Community of Maple Creek's empathy and compassion on full display

A stranded mom's kids got a chance to blow off some steam for a few minutes in Maple Creek. 

   What was a tough trip emotionally for Sylvia Sienikehä Elysiana alone with her two toddlers, driving all the way from the east coast back to her home in B.C., it got downright frightful when as she was reaching the Alta./Saskatchewan border.

   Elysiana partner’s father was gravely ill, so he and his ten year old daughter had driven out to the east coast to pay their last respects while he was in palliative care. After an extended stay, when her partner decided he wanted to stay out there longer, she was driving back to B.C. with her children. Her partner and his daughter flew back later.

   They were just outside of Maple Creek when her vehicle broke down at the most untimely of situations. That’s where the compassionate spirit of Maple Creek and Saskatchewan took over. 

   Elysiana, who is a holistic therapist and death doula in B.C., constantly faces emotional and tragic situations, was overwhelmed with pure kindness.

   “No issues, filled up with gas and then I was getting up to highway speeds getting to 80 km and my van broke down,” she recalls of her earlier summer trip. “Travelling across country, in itself… is kind of a gong show and you throw two toddlers and a dog into the mix and it gets to be pretty crazy and chaotic. Pulling ten-hour drives every day can be a bit stressful. I heard the pop and then my whole van kinda collapsed on the side.”

  It was not a flat tire so it was even scarier not knowing what the problem was. It turned out to be a costly ball joint. She calmed herself down and called the number of her local automobile association. Within five minutes of her pulling over to the shoulder a car pulled up in front of her.

   “This beautiful man named Richard Mosquito hops out while I was on the phone with the tow truck service, they were trying to arrange for something there,” explains Elysiana. “(Mosquito) says 'don’t worry about that, I’ve got a friend just ten minutes back where you came from in Maple Creek and we will sort you out.'” 

    She got off the phone with the B.C. company who said they would reimburse her, Mosquito’s friend from Maple Creek Towing shows up within 10 minutes, tows her back. She says Mosquito's friend didn’t charge her for the tow.  It was the August long weekend, the mechanic wasn’t going to be back for a few days. She initially camped out at the mechanics’ shop parking lot. Cue more southwest Sask. kindness and compassion.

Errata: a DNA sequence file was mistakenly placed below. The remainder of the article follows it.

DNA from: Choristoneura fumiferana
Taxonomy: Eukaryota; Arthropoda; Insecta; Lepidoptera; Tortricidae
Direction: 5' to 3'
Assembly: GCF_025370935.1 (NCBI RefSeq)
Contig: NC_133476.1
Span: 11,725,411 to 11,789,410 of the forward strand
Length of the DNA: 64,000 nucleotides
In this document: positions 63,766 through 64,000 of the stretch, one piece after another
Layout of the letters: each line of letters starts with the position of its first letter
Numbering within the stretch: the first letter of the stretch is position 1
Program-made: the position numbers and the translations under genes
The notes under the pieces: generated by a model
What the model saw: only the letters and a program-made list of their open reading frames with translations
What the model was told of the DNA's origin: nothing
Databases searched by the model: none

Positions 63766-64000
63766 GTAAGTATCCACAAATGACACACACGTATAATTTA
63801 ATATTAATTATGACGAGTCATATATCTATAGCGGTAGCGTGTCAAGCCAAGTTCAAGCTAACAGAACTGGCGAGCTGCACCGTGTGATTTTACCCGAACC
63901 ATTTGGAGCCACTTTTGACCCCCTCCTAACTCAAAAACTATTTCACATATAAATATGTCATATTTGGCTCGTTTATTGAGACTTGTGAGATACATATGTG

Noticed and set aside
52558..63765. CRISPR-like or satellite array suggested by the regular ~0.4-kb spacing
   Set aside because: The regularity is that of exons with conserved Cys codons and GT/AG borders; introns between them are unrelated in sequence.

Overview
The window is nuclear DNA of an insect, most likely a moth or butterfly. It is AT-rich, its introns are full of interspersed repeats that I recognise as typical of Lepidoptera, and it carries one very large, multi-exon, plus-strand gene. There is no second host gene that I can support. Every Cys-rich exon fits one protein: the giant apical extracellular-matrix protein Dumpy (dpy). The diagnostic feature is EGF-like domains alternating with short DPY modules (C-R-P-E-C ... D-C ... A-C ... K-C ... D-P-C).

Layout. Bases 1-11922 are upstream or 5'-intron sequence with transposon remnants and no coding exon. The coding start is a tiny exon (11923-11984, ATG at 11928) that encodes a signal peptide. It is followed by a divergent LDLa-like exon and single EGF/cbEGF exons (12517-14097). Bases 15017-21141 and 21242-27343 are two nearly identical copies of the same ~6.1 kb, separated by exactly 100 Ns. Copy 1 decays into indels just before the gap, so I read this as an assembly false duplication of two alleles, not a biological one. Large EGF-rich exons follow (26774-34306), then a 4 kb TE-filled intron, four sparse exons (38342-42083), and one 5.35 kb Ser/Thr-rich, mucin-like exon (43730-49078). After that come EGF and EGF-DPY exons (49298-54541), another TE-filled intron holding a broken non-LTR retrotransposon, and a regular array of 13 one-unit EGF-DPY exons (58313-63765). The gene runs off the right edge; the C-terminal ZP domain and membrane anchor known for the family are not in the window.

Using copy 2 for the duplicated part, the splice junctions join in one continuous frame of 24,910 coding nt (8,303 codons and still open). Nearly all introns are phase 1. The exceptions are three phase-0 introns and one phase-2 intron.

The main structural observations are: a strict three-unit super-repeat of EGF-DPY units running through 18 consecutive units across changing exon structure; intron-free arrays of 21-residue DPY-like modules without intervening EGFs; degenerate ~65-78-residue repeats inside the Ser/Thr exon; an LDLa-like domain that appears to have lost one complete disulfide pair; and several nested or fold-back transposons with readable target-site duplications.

“During those two days, we just walked into town and we were just inundated by the most amazing people I have ever met on my 39 years on this planet. They were so gracious, so helpful and so kind and it was the type of generosity I have never experienced before,” she says. 

   One woman came up to her and asked Elysiana’s story and situation and insisted she take $100 and a number to call if she needed anything. 

   “I originally said ‘no’ but she insisted (so she gratefully accepted it),” she explains with much emotion. “She then pulls up to my van the following morning, gave me an additional $300, plus she had notified Major Ed (Dean) from the Salvation Army. Most amazing man I ever met, him and his buddy showed up. They came with a case of water for my dog, juice boxes for the kids, he said 'don’t worry about anything, we got you covered.' This makes me teary talking about this honestly. ...And while 'they are working on your van we are going to set you up in a motel for however many nights you need. And they did. In town, the Round Up (Food Bar) Cafe, there was another lovely woman gave me two $50 bills and asked if I would take it for the kids. The other woman from the Round Up the owner gave my kids free pancakes; the owner of Jimmy’s Kitchen attached to the Maple Creek Inn where we stayed, beautiful smiling man had the most gentle energy ever, gave my kids free fries…long story short, it was a remarkable four or five days.”